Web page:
Have my eyes always been that big? You can dig into my pores. This meeting has been going on for so long, they must have noticed how wide my nose is. Why has no one ever told me that my teeth are so crooked? While we were all focused on the physical toll of the coronavirus pandemic, we may have been oblivious to its broad mental toll.
For one, Zoom meetings were meant to keep us connected during hard lockdown days, but, it seems, they’ve had unintended consequences, affecting the way we see ourselves and the way we see our bodies. In extreme cases, this has led to body dysmorphic disorder (BDD).
What Is Body Dysmorphia?
Dr. Marilyn Davis-Shulman, a licensed clinical psychologist and trauma and addiction specialist, describes body dysmorphia as “a preoccupation with an imagined defect in appearance. If a slight physical anomaly is present, the person’s concern is markedly excessive.”
Now, while we may have become a bit concerned with our appearance, especially after not being able to interact with people for months on end, it doesn’t mean we have body dysmorphia.
According to Dr. Davis-Schulman, “individuals who fulfill the criteria for the diagnosis of BDD display behaviors, thoughts, and feelings which drive them to become preoccupied with repetitive, compulsive behaviors with regard to their appearance.”
Yet, if we spent the better half of 2020 in our pajamas and hidden from the world, how did we become so concerned with our appearance?
The Zoom Boom
Yes, Zoom meetings have given us the opportunity to stay on top of our professional lives, while only having to dress from the waist up. But sadly, as much as we love our faces, staring at it for hours on end, day in and day out, is probably not the best thing for our self-image.
“While almost everyone has some degree of asymmetry on their face, it’s now more pronounced and accentuated, because video conferencing is a daily, if not hourly, occurrence,” says Dr. Elfrieda Fourie, a medical doctor specializing in advanced medical aesthetic procedures. “We’re constantly studying and analyzing our faces during virtual meetings, and the more we do, the more we’re noticing the asymmetries and imperfections, which are exaggerated, in high definition.”
Dr. Davis-Schulman adds that all those Zoom meetings aren’t only exacerbating existing body image issues, but they’ve led to the emergence of Zoom dysmorphia.
“Zoom dysmorphia is an altered or distorted negative perception of the individual’s appearance/body image that is a direct sequela of spending excessive time or most of the day on video calls.”
While you may have some qualms about how you look on camera, Zoom dysmorphia is “a more intense, preoccupied, obsessive response pertaining to facial features from the neck up, rather than appearance in general”, she says.
Now that restrictions have been lifted, and we’re once again interacting outside of Zoom meetings, why are we still self-conscious about our bodies?
Real vs ‘real’
It’s not just the camera on our laptop that is affecting our self-image. As fun as taking selfies can be, the images staring back at us may also be a reason why so many people are struggling with body image.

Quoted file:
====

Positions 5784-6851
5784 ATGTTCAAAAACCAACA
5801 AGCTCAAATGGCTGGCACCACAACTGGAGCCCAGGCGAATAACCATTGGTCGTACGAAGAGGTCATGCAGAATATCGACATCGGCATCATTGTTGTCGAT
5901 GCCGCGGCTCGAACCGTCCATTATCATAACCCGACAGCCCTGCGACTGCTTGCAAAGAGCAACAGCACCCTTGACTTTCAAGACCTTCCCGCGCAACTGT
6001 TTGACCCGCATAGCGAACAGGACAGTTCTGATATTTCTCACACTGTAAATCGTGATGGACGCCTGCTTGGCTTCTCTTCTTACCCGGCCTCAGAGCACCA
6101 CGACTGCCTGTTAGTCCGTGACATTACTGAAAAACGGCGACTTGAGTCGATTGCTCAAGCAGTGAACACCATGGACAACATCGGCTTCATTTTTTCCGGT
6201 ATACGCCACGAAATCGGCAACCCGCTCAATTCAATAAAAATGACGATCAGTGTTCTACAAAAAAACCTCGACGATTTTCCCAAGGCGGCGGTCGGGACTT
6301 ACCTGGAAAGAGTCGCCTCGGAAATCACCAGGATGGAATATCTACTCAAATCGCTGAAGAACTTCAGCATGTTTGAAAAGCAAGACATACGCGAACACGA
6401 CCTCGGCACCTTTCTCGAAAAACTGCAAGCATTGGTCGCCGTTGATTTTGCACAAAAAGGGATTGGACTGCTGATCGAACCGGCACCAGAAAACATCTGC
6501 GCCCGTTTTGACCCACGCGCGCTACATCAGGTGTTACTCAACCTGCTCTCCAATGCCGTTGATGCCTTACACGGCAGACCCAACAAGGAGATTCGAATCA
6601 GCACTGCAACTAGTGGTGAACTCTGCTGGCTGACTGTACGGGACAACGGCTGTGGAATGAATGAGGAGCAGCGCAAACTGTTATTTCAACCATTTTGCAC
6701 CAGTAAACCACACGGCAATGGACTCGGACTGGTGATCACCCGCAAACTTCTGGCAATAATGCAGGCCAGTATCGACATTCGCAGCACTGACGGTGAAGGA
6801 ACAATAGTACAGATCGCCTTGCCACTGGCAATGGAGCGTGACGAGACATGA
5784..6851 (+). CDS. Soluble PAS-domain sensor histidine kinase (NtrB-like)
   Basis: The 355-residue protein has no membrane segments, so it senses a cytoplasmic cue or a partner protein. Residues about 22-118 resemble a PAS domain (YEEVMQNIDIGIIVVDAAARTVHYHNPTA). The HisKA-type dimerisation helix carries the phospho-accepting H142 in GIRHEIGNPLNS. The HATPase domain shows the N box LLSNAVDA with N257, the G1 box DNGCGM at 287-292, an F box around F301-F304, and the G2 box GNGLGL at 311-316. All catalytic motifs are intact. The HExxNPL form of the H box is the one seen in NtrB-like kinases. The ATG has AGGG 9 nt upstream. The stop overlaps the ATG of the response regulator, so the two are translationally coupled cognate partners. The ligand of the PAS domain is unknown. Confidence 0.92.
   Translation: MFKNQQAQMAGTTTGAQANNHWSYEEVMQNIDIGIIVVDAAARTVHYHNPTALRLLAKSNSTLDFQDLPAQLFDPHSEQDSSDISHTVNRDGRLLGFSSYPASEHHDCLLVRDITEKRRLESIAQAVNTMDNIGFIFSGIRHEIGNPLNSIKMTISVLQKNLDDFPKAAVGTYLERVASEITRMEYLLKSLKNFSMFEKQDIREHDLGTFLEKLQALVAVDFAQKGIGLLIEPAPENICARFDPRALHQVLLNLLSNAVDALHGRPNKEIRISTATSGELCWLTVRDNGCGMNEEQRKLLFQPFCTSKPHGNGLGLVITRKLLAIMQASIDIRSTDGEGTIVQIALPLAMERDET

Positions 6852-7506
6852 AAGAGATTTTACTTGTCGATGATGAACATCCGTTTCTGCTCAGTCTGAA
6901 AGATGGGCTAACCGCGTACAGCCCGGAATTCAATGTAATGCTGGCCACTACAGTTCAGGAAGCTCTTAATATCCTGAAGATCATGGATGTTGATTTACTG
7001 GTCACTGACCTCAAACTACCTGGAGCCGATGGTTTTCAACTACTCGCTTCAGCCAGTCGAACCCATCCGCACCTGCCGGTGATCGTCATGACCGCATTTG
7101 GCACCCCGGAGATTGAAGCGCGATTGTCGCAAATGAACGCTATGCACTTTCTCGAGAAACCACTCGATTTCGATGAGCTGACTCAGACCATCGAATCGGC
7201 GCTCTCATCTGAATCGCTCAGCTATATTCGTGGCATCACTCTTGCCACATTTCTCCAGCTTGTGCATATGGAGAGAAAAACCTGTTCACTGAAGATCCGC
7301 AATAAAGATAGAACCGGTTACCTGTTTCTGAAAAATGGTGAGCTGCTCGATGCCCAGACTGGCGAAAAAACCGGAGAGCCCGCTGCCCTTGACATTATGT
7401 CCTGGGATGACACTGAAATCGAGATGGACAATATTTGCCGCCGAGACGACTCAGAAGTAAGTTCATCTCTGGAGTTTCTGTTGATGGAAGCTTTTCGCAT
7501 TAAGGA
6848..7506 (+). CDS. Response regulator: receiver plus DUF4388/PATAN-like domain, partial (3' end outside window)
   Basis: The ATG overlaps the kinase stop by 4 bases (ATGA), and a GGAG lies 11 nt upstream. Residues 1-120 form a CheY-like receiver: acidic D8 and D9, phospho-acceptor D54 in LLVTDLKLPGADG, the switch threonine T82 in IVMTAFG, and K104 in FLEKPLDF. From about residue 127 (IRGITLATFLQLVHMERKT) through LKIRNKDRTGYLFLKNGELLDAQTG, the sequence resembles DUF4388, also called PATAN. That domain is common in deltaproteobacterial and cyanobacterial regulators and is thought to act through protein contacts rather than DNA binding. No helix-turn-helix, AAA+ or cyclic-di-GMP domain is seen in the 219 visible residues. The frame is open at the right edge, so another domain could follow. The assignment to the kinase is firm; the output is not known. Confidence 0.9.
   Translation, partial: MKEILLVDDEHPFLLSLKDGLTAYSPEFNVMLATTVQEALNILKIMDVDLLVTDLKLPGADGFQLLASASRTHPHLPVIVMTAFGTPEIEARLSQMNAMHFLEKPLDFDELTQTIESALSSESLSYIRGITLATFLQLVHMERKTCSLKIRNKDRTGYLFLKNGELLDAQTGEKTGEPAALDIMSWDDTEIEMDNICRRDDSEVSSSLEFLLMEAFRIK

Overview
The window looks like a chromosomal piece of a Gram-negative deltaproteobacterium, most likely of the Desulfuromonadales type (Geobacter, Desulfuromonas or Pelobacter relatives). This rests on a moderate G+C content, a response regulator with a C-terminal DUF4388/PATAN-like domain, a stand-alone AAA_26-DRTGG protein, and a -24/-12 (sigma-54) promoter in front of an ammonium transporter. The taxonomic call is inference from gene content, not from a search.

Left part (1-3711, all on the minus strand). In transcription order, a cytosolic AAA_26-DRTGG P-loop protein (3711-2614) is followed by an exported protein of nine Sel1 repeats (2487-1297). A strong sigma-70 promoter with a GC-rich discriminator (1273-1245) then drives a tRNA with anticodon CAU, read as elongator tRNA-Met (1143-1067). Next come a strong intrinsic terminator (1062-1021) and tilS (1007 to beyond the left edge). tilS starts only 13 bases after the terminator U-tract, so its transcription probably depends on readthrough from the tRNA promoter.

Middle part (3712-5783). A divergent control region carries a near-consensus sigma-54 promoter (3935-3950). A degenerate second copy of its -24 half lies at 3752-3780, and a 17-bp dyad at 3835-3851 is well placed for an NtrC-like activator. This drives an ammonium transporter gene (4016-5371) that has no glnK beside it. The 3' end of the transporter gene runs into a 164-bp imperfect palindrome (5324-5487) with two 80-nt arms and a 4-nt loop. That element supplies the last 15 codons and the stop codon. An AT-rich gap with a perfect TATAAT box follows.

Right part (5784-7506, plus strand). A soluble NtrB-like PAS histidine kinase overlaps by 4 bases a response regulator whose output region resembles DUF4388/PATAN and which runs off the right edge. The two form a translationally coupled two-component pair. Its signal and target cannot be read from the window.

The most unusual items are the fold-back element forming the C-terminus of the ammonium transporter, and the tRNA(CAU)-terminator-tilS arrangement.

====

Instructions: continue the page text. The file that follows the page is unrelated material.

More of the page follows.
Dr. Vivian Jandera is a plastic surgeon and president of the Association of Plastic, Reconstructive, and Aesthetic Surgeons of South Africa (APRASA).
“People are comparing themselves to the curated, filtered images seen on social media, and this makes them feel inadequate,” she explains, adding that a forward-facing camera 30 cm away from your face distorts your appearance.
“Your nose appears up to 30% wider, your face looks rounder, your eyes look smaller and further apart, your forehead looks taller, and your ears seem to disappear. So, from this people get an idea about how they would like to appear before others, which is not an authentic issue.”
As such, it should come as no surprise to hear that the “Zoom boom” has also led to a boom in aesthetics and surgical treatments in the past year. In fact, a study published in the International Journal of Woman’s Dermatology found that zoom dysmorphia extends beyond the screen.
“We are definitely seeing an increase in requests for treatment of areas of the face that are visible on video conferencing platforms,” says Jandera.
Fourie adds that the eye area has received the most attention.
“Nowadays, our eyes and forehead areas are working overtime. When we’re at home, we’re squinting at the computer screen; when we’re out, the rest of our face is covered by a mask, and frown lines and crow’s feet are on full display.”
Doctors Have a Responsibility
But while many medical practitioners welcome a clientele that comes courtesy of the Zoom boom, they have a responsibility to their patients, notes Fourie.
“It’s our responsibility as aesthetic doctors to educate patients on the difference between fantasy and reality and to manage unrealistic expectations. It’s up to us to guide patients on what is needed to get the best result. That result should look naturally flawless – polished, and definitely not plastic.”
Navigating Our Virtual Insecurities
Zoom meetings aren’t going anywhere – especially with more and more companies seeing the benefits of their employees working from home.
Jandera suggests the following non-invasive actions to make you feel better about how you look on screen:
- Use a ring light to optimize lighting.
- Raise your laptop so that your camera isn’t looking upwards to the ceiling.
- Put your camera further away from your face – this decreases the distortion of your features.
- If you’re really anxious, turn off your camera.
- If you find seeing your face in a meeting stressful, put a Stick It notes over your picture on the screen. This will help you to focus on the others in the meeting.
- Limit your time on social media.